"If the boulder had landed on me, I'd be dead for sure," Finlayson, of Salt Lake City, Utah, told ABC News.

With the nearest ranger 13 miles away and no one else around to help, Charlie Finlayson took it upon himself to save his father, whom he said had given him a simple motto: Stay calm.

"He did a good job," Finlayson, a lawyer, said. "He's been climbing and backpacking with me for years ... He had a lot of training."

For a little more than two days, the eighth-grade Boy Scout kept his dad calm and hydrated. He cleaned and dressed Finlayson's wounds and brought food, water and sleeping bags to his father to keep him warm. At times, he walked around the lake, desperately looking for help.

"He was my savior," Finlayson told the Idaho Statesman. "He kept talking to me all night."

Two days after falling, his father sent him on a 13-mile hiking mission to find help. Charlie Finlayson carried a note, explaining what had happened and how to find his father.

Charlie Finlayson said leaving his father and setting off on the journey alone was the hardest part.

"I was scared I wasn't going to find somebody," he said. "I prayed a lot."

Charlie Finlayson said he hiked three miles and found a few men who read his note and then went to help his father, who was eventually airlifted to a hospital. A sheriff's deputy connected his son with a relative who took him home.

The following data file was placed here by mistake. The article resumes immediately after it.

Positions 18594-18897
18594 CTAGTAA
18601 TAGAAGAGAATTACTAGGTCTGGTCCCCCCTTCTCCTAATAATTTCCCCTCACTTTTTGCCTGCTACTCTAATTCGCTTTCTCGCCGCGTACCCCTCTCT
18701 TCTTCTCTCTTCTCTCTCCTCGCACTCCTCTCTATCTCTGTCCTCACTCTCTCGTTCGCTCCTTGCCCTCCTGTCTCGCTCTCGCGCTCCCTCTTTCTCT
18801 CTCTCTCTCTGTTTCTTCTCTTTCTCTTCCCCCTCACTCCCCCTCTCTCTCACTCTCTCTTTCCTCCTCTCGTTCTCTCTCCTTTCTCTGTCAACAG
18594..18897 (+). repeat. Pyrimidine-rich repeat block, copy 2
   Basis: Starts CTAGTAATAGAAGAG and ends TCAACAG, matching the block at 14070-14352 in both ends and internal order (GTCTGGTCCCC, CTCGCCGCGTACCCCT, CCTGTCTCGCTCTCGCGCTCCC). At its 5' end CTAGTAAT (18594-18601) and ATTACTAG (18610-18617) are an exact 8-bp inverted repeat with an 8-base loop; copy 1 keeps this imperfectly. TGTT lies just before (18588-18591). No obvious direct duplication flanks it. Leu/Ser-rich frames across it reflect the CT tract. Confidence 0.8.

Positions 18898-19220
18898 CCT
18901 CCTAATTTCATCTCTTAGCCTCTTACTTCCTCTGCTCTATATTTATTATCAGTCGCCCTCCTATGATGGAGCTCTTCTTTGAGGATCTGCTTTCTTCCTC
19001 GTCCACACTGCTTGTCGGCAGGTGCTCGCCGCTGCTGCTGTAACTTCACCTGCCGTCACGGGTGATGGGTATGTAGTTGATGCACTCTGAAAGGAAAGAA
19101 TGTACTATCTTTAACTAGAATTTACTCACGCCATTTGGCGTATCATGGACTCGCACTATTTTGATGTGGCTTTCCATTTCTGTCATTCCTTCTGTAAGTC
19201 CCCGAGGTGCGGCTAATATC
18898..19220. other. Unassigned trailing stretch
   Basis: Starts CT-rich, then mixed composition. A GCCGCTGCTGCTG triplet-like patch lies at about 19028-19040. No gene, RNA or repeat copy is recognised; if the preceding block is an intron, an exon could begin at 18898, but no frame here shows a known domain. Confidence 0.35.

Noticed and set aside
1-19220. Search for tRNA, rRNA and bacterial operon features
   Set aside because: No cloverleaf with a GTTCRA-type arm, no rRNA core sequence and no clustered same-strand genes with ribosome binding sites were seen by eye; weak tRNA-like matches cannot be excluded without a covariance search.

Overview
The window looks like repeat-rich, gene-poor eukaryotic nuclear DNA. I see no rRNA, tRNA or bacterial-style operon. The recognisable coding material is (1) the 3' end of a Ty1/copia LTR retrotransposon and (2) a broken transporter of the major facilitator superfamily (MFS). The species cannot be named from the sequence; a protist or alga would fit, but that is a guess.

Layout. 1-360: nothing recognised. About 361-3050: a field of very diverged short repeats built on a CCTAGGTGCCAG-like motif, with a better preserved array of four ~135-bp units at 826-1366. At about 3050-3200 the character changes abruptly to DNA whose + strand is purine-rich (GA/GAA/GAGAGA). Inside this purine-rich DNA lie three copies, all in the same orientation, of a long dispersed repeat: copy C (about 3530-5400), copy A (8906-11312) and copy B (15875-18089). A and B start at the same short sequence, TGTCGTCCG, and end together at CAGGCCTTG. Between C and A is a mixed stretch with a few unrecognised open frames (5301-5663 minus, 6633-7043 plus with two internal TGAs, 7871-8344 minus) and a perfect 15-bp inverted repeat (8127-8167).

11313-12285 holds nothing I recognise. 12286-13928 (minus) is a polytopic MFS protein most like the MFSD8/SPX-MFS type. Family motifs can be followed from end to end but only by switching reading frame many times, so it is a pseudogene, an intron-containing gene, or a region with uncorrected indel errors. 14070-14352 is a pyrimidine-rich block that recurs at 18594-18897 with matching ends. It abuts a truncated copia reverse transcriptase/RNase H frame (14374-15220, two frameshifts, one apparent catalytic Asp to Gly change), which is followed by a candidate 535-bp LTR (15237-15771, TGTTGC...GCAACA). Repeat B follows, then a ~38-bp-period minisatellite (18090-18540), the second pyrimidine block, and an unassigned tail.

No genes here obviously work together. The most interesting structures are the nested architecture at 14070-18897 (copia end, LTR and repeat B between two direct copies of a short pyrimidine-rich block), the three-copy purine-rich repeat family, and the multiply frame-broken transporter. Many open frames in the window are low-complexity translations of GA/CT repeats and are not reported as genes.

https://gma.yahoo.com/boy-13-keeps-f...opstories.html

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Old 08-28-2015, 02:44 PM   #56
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'I’m happy knowing I saved her life': Schoolboy, 13, is hailed a hero after rescuing a drowning girl... then uses his reward money to buy HER a present
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Jack Haines, 13, was on holiday with his family in Somerset
He witnessed Rosie Appleby, seven, crash her bike into a river
Rosie got trapped underwater by the bike but was rescued unscathed
http://www.dailymail.co.uk/femail/ar...y-present.html


Jack Haines (left) pulled seven-year-old Rosie Appleby (right) from
a Somerset river after she plunged into the water on her bicycle
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Old 09-06-2015, 09:15 PM   #57
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Default Group Of 100 Black Male Professionals Greet Students On First Day, Help Bust Stereotypes

Good! Most blacks, negroes, people of color - whatever the euphemism of the day are ordinary folks going about ordinary lives... making their way in the world honourably, raising families, working hard & participating in their communities. We all do well to remember that:


***Students going back to school had some awesome cheerleaders to usher them into the new year.

A group of 100 black men gathered outside Martin Luther King Elementary School in Hartford, Connecticut, last week, forming a line to greet kids on their first day of school, A Plus reported. The welcome was organized by Pastor AJ Johnson and attorney DeVaughn Ward and was aimed at not only getting the students pumped for school, but also changing the public's perception of black men...***

More at link:


http://www.huffingtonpost.com/entry/...38772744581761
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Old 09-18-2015, 12:39 PM   #58
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'I felt something hit my arm': Heroic girl, 14, takes TWO bullets in shielding her baby nephew from gunfire in drive-by shooting
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De Je Brewer was shot in her right arm and back while sitting in her family's SUV in South LA Wednesday